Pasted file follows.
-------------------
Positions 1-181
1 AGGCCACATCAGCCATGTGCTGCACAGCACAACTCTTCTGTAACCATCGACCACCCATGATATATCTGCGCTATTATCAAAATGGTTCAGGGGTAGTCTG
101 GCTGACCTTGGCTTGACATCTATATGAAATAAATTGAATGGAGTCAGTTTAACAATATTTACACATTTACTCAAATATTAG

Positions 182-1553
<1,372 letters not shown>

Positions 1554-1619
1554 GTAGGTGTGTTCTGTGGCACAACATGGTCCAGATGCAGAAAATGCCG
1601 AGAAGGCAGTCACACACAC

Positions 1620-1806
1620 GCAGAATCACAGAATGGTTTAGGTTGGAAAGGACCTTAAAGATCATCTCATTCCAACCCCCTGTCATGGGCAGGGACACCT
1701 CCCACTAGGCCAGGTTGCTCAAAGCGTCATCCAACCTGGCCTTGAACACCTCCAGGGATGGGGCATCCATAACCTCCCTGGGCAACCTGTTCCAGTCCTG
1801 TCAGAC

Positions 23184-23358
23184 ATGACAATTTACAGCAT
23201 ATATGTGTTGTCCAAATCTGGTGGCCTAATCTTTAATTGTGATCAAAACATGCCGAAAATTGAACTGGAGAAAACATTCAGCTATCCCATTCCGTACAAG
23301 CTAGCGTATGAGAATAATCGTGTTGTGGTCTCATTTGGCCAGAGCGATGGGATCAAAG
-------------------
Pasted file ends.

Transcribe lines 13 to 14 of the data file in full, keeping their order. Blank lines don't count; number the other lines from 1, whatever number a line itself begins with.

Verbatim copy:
Positions 23184-23358
23184 ATGACAATTTACAGCAT